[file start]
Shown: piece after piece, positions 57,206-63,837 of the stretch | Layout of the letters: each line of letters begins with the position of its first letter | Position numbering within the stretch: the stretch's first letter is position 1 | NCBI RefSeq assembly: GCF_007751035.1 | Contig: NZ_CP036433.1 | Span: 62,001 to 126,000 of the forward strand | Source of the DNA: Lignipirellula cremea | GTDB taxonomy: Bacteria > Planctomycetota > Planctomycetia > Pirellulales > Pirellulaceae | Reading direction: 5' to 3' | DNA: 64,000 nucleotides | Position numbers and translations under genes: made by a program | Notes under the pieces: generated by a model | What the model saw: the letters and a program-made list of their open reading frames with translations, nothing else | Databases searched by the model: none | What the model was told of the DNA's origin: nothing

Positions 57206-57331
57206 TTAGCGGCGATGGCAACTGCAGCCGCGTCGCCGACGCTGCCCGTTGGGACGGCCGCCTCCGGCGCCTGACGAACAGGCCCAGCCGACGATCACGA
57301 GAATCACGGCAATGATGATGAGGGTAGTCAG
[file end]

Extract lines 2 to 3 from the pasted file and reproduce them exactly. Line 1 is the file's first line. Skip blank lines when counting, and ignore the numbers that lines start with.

Positions 57206-57331
57206 TTAGCGGCGATGGCAACTGCAGCCGCGTCGCCGACGCTGCCCGTTGGGACGGCCGCCTCCGGCGCCTGACGAACAGGCCCAGCCGACGATCACGA